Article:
BPYO rehearsing in Ribeirão Preto
Before we headed back to our hotel, I had a chance to talk with Rubens Ricciardi, who had arranged and conducted the samba. Turns out he’s not a conductor by training but a composer who teaches at the local university and, in addition to orchestrating the samba, had provided a short, original instrumental introduction to the piece. I had been impressed with how gracefully and idiomatically it fit and complimented him on his work: good composers, like instrumentalists, know no borders.
BPYO percussionists Chandler Beaugrand (left) and Dan Pooley (right) with their Brazilian colleague at the Ribeirão Preito side-by-side
Following the exchange, we had an extended time at the hotel after lunch to rest, swim, work out, and/or pack before loading up for the three-hour drive to Campinas.
"How fascinating!" Side-by-side in Ribeirão Preto
We arrived there Friday night and the next morning had another conducting masterclass and side-by-side at the Teatro Castro Mendes, where the night’s concert also took place.
Benjamin Zander leading a conducting masterclass in Campinas
For the masterclass, there were three conductors, the most impressive of whom was the second, a guy named Philippe. From his podium presence alone, you could tell that he’s a gifted musician and a natural conductor. He responded swiftly to all of Zander’s pointers and the BPYO clearly connected with his leadership, playing with much nuance and generosity of spirit.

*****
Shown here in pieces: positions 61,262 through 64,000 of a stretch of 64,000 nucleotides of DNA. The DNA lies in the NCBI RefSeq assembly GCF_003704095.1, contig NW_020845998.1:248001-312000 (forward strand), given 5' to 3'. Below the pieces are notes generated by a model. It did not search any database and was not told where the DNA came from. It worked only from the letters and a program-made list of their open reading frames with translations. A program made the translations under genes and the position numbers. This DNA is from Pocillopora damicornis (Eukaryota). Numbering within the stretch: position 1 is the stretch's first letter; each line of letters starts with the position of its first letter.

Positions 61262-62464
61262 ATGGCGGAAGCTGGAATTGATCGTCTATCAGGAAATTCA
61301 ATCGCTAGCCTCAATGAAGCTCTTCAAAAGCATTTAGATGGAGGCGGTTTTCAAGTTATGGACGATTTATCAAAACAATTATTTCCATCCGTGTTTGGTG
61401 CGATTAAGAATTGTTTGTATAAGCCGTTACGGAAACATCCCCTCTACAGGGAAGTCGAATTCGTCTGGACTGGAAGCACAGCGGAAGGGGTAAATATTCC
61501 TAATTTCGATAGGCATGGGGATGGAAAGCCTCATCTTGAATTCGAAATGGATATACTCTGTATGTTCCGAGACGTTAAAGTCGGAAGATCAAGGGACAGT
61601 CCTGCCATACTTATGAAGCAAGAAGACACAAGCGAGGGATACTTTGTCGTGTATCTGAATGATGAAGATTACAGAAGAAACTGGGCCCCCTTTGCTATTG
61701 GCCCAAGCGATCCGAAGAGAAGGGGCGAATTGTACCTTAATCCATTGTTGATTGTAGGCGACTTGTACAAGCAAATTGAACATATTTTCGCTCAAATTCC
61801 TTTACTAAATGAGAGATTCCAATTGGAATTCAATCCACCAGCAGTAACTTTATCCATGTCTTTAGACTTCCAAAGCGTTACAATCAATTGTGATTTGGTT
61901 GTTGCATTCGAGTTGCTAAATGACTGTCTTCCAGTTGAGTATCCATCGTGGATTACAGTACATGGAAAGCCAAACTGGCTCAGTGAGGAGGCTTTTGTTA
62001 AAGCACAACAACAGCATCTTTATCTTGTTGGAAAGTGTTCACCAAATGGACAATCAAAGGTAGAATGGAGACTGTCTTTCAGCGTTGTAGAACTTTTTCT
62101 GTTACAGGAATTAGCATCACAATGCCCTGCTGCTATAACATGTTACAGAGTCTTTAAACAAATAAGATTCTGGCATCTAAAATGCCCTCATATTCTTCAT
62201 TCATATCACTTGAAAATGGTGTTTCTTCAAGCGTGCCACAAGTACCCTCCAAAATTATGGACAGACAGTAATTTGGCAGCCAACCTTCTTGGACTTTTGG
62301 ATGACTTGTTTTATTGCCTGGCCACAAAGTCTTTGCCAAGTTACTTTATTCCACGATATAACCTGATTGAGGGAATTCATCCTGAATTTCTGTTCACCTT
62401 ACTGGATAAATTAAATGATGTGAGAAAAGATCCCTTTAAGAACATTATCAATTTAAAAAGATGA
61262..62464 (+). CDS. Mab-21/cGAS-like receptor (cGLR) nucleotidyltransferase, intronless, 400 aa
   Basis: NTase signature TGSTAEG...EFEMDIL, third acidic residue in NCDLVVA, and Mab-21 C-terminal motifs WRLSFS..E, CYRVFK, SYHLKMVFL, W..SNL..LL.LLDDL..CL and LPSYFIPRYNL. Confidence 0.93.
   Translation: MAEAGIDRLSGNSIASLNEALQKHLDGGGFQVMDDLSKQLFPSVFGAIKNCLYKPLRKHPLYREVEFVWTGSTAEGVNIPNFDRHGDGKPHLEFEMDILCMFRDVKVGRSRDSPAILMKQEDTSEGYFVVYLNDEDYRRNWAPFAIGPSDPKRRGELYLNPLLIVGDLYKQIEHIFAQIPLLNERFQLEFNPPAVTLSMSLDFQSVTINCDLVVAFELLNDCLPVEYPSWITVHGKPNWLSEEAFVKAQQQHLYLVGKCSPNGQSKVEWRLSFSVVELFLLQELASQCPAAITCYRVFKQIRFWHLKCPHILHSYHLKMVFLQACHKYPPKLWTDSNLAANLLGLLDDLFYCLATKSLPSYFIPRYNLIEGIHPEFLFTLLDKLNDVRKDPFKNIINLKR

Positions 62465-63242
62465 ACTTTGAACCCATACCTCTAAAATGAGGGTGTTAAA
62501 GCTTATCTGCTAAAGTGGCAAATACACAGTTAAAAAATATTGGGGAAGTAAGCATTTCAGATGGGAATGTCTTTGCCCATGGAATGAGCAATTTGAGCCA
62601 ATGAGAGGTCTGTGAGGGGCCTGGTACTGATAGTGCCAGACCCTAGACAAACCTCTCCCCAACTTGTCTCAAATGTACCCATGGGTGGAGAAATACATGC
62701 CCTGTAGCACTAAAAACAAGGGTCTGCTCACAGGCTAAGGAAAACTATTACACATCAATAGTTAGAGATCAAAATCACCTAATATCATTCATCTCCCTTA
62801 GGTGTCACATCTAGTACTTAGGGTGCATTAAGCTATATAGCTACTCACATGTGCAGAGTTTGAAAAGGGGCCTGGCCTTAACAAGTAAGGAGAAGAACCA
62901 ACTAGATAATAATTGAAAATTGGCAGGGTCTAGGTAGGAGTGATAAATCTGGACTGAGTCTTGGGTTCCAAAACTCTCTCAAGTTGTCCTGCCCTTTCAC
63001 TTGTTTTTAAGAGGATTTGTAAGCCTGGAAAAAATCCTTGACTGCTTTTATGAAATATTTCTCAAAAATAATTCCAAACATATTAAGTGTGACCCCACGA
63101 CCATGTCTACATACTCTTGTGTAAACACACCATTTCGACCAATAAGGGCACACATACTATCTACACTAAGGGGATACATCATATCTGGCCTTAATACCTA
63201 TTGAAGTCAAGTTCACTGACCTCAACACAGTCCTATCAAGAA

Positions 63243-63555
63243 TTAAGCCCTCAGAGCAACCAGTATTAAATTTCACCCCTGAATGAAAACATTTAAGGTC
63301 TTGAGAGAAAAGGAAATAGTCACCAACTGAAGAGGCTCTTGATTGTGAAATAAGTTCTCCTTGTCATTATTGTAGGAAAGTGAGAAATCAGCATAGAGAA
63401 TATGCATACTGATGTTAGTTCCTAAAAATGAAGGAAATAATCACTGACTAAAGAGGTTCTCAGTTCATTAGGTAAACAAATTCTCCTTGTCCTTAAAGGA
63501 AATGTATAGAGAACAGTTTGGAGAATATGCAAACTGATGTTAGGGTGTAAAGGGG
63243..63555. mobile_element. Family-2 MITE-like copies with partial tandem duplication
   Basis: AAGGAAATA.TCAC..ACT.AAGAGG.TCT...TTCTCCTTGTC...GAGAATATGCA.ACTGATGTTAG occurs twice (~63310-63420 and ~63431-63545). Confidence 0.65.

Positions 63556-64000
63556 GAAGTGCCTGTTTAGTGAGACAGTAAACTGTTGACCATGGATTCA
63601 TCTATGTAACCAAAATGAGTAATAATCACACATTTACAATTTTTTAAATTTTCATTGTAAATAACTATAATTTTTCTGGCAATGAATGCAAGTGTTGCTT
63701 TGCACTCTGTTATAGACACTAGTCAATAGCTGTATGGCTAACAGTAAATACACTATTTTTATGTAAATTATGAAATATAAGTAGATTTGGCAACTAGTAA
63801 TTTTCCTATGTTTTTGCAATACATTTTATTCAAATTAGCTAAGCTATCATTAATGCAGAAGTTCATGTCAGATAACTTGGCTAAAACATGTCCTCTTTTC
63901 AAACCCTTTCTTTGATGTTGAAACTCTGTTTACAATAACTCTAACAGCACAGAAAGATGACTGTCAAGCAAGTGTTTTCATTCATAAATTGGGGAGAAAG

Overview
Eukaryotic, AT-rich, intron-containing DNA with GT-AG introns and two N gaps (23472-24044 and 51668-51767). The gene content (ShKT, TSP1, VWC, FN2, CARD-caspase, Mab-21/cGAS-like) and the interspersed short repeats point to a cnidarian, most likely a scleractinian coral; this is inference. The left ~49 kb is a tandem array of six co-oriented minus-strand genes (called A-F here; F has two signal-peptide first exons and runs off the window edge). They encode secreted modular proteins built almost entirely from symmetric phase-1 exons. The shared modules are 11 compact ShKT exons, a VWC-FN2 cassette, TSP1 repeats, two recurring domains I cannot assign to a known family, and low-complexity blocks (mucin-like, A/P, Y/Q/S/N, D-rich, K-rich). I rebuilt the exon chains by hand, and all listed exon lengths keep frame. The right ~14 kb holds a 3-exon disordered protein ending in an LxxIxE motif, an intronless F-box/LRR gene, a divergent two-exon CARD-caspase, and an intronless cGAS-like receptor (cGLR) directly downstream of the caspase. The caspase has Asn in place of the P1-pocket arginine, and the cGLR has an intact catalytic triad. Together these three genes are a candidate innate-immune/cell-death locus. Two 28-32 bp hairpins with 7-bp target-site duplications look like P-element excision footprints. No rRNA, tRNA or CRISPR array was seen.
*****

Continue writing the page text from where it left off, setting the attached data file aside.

The side-by-side was like our São Paulo one, with the combined musicians playing through a pair of pieces.
Antonio Carlos Gomes’ Fosca Overture came first. Written by the Campinas native (who was a highly respected figure in 19th-century opera – Verdi and Liszt both considered him a genius), it’s a fetching, tuneful piece that really deserves wider hearing. The orchestra read it a bit tentatively to start but, by the second time through, really began to get the music under their fingers.
Then came “Nimrod,” a piece that somehow never gets old. The second time through, Zander invited Sanghoo Lee, one of the BPYO’s violists, to conduct and he acquitted himself admirably.
Following a quiet afternoon, we reassembled at the hall in the late afternoon for an open rehearsal and the night’s concert. Surprisingly, given the modesty of the theater, this ended up, in terms of energy and musicianship, if not always balance, the orchestra’s best Brazilian performance yet.
They played Dvorak’s New World Symphony for the first time this tour, and the reading was, in the outer movements, full of fire and life. The famous slow one flowed with the utmost naturalness: Cameron Slaton’s melting English horn solos were particularly fine. And the rhythmically-tricky scherzo danced nimbly.